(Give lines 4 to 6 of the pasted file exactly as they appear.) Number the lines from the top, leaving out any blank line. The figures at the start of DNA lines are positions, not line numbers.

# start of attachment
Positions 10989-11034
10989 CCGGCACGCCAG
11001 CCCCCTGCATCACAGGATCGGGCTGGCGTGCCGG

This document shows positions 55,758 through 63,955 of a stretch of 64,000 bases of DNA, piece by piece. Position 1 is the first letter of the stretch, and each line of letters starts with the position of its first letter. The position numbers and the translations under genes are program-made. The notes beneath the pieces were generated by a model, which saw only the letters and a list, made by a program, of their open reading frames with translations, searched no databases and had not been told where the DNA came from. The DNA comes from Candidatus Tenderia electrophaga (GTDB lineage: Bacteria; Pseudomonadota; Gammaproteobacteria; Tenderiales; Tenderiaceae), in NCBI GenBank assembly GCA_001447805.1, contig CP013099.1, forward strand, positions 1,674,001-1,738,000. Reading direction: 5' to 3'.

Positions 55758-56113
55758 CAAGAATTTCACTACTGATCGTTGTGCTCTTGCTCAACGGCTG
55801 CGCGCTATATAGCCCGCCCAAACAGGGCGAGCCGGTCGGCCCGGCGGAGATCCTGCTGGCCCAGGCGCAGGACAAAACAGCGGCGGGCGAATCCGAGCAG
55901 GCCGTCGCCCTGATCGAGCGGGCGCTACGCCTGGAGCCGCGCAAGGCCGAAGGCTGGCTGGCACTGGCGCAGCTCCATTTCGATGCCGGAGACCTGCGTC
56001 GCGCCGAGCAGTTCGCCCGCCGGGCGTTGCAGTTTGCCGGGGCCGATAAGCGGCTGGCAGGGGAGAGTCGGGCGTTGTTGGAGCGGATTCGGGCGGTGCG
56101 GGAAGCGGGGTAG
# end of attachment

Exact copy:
This document shows positions 55,758 through 63,955 of a stretch of 64,000 bases of DNA, piece by piece. Position 1 is the first letter of the stretch, and each line of letters starts with the position of its first letter. The position numbers and the translations under genes are program-made. The notes beneath the pieces were generated by a model, which saw only the letters and a list, made by a program, of their open reading frames with translations, searched no databases and had not been told where the DNA came from. The DNA comes from Candidatus Tenderia electrophaga (GTDB lineage: Bacteria; Pseudomonadota; Gammaproteobacteria; Tenderiales; Tenderiaceae), in NCBI GenBank assembly GCA_001447805.1, contig CP013099.1, forward strand, positions 1,674,001-1,738,000. Reading direction: 5' to 3'.

Positions 55758-56113
55758 CAAGAATTTCACTACTGATCGTTGTGCTCTTGCTCAACGGCTG